Russia’s relations with Poland are at their worst since the Second World War, the Russian ambassador to Poland, Sergey Andreyev, said in an interview with Russian portal RBK.
The ambassador’s discussion focused on Polish-Russian relations in context of the conflict over the historic truth of the Second World War.
Since the conflict started, Russia has accused Poland of co-responsibility for the outbreak of the war, anti-Semitism, and lack of appreciation for the Red Army which “liberated” Poland from Germany Nazi occupation.
The Russian side also claims that it was not the Ribbentrop-Molotov pact, where Germany and the Soviet Union jointly decided to invade Poland and split its territory, but instead it was the Munich Agreement which directly led to the global conflict.
Andreyev accused Russia’s opponents of believing that “because relations with Russia are bad today, then Russia’s role in history should also be painted in a negative light only.” He added that the goal of such actions is to weaken Russia’s position on the international arena.
The ambassador argued that the USSR’s role in defeating fascism pertains to the modern era as well, with the entire post-war system of international relations and law shaped by the result of the Second World War.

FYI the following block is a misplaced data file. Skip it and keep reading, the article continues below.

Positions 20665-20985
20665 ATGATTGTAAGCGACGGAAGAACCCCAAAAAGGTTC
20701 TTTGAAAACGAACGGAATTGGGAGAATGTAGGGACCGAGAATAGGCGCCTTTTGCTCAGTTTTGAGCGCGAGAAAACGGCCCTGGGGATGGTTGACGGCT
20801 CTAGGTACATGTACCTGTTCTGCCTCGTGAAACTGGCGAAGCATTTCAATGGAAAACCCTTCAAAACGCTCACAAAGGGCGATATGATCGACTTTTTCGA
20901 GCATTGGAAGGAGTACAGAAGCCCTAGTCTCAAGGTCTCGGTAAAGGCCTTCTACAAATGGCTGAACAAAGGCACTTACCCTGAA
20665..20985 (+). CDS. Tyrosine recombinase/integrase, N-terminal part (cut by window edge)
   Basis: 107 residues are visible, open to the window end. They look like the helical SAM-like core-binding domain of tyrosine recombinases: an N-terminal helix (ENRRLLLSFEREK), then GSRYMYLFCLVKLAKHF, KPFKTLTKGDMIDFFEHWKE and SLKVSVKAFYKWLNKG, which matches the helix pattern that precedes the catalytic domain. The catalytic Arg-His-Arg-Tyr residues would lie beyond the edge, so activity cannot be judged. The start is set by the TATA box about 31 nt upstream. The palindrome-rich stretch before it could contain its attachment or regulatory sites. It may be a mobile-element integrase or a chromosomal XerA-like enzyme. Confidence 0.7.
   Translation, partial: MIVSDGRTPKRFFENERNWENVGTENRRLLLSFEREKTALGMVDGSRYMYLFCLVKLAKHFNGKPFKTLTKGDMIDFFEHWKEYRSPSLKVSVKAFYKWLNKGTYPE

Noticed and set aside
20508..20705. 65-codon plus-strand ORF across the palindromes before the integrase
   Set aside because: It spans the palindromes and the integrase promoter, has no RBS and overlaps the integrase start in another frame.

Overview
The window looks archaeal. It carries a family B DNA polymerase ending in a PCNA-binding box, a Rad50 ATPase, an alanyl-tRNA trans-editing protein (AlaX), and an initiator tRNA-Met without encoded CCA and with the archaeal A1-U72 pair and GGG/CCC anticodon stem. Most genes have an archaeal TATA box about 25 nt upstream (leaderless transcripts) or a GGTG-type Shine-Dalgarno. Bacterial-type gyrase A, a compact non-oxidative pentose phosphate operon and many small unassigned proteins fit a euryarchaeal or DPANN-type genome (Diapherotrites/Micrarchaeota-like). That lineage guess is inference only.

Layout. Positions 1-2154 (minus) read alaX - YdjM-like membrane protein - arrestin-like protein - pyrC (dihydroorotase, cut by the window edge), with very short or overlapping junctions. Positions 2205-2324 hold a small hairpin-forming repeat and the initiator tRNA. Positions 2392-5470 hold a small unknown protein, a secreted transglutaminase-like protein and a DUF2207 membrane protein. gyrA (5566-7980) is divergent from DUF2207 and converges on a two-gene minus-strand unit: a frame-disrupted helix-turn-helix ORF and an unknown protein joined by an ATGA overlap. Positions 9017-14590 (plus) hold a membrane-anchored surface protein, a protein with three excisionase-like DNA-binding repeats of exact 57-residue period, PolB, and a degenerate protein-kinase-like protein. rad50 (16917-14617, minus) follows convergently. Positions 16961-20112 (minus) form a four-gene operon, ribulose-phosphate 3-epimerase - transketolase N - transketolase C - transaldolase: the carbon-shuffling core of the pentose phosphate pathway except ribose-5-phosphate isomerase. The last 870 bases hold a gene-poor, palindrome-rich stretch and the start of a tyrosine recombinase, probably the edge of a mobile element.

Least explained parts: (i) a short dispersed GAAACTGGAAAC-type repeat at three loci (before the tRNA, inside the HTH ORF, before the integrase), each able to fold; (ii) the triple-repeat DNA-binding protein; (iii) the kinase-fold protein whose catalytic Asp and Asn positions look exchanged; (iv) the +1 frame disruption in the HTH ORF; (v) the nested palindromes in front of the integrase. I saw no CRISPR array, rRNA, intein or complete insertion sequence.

He believed that the USSR had lawfully taken the place of one of the victors and modern Russia inherited the position as a continuation of that state.
Andreyev emphasized that the Soviet Union had won the Second World War and only those who were by its side. Anyone who now sees themselves as the USSR’s opponent in that war will be considered a loser in history and the historic debate, he added.
The diplomat also stated that “Polish-Russian relations are worse today than at any time since the end of the Second World War.”
After the invasion of Poland by Soviet forces in 1939, an estimated one million Polish citizens were deported to gulags in the Soviet Union, with many of them dying from nourishment and exhaustion.
Polish diplomats in Moscow pointed out that current relations are much better than they were when the war ended, as “there are no Soviet troops on Polish territory”.
They stressed that the reason for the current worsening of relations is due to Russia modeling itself after Soviet policies.
The diplomats hoped that “totalitarian past” will not continue to negatively affect relations between the Polish and Russian nations.
Title image: The Russian side also claims that it was not the Ribbentrop-Molotov pact (1939 – pictured) but the Munich Agreement (1938) which directly led to the war.